1971 Todd Rundgren – We Gotta Get You A Woman

1971 Todd Rundgren – We Gotta Get You A Woman 

Todd Rundgren grew up in Philadelphia and mostly taught himself to play the guitar. While still in high school, he and his friend Randy Reed formed the band Money with Randy’s younger brother. After graduation, Todd joined the blues band Woody’s Truck Stop. 

Tiring of the blues, Todd and the band’s bass player (Carson Van Osten) left and formed Nazz. Todd worked at songwriting and arranging with the new group. Todd wrote their first singleOpen My Eyes, which came out in 1968.

The B-side of the single, Hello, It’s Me, reached #66 on the Hot 100 in 1969. That was the only single that Nazz got onto the charts. Todd later covered the song on one of his solo albums and that version reached #5 on the Hot 100 in 1973.

Laura Nyro wrote a series of very successful songs that were covered and taken to the charts by other artists (including And When I DieStoney End, and Wedding Bell Blues). Todd was impressed enough that he travelled to California to meet Laura, and she offered to let him work as her music director. Todd’s commitments to Nazz prevented him from taking the job, but he admits that he began writing songs that were more like Laura’s than the hard rockers he had created before.

Todd split from the group and found work as a computer progammer, but moved to New York to work on being a record producer. He started out as an engineer, but rapidly started producing records for other artists.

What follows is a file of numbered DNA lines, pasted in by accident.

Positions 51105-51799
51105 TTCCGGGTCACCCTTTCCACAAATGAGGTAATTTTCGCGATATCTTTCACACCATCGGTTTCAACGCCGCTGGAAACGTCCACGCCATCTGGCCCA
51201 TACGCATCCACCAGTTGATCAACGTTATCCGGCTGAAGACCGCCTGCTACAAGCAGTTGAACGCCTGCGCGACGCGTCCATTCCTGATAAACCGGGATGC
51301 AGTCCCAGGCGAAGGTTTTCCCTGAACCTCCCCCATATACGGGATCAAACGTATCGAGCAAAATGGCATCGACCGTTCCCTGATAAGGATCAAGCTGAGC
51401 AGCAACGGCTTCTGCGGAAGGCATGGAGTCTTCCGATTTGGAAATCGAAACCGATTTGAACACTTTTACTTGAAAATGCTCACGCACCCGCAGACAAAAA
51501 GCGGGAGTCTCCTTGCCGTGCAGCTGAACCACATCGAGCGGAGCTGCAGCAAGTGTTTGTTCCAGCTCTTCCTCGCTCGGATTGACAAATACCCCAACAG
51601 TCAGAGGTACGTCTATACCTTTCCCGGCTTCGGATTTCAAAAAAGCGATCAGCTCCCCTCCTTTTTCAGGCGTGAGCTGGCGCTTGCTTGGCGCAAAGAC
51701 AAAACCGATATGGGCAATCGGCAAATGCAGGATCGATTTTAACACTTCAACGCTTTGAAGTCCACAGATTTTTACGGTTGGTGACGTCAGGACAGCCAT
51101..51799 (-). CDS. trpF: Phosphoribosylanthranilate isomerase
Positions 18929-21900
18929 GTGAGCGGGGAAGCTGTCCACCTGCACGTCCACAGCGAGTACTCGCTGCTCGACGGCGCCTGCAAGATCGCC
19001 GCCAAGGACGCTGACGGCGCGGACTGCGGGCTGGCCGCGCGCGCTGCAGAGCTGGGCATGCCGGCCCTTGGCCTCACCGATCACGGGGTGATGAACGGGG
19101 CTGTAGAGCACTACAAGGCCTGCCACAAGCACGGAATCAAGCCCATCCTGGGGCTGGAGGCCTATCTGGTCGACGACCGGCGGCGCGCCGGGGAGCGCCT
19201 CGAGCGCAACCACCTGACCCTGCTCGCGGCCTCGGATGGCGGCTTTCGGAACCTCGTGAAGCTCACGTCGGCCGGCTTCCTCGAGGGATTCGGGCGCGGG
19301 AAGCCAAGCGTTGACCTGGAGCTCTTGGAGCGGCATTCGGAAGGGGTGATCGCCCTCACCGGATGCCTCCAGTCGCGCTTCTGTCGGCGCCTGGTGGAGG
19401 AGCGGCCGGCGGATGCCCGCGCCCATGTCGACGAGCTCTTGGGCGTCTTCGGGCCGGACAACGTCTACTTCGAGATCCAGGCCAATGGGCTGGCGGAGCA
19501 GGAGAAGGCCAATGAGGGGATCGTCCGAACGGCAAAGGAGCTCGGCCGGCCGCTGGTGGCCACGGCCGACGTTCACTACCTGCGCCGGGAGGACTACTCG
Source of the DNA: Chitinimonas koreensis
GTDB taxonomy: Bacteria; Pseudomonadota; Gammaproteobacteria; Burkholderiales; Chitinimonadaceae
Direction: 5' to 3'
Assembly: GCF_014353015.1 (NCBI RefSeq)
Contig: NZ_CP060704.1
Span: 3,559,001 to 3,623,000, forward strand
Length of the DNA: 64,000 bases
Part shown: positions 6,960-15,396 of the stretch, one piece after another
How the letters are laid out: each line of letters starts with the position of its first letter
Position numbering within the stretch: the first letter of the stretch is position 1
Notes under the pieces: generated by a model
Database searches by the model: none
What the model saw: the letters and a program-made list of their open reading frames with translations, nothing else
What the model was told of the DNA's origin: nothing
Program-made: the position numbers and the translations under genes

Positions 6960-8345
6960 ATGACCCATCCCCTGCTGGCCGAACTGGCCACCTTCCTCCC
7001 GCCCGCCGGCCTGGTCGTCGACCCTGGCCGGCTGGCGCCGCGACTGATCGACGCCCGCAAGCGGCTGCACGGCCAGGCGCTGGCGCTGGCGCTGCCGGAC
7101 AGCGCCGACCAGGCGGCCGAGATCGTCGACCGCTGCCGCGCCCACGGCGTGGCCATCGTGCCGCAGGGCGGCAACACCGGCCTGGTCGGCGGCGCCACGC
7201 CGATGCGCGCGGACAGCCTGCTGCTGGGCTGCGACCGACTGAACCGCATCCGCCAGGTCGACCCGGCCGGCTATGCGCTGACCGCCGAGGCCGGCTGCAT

In 1970, Todd recorded his first solo work. He was assisted by two of Soupy Sales’ sons, 17 year-old Tony on bass and 14 year-old Hunt on drums. He released the album using Runt as both the album title and a fake name for a band. Todd wrote all the songs, sang all the vocals, and played most of the instruments on the album.

The first single from the album was We Gotta Get You A Woman. The record reached #20 on the Hot 100 in 1971.

Runt contained a three-song medley that appears to have been inspired by Laura (the first line even mentions her by name). 

Todd eventually worked as a producer for one of Laura’s later albums, but he quit before she completed the album.

Todd released a few more solo albums and produced some significant albums for other artists, including We’re an American Band for Grand Funk Railroad in 1973. He formed the band Utopia, led the New Cars, and continued releasing solo work over the next few decades.

While it was not an enormous hit upon release in 1983, Todd’s most enduring work may well turn out to be his solo release of the single Bang the Drum All Day. Countless sports teams, especially football teams celebrating touchdowns, have used the song.


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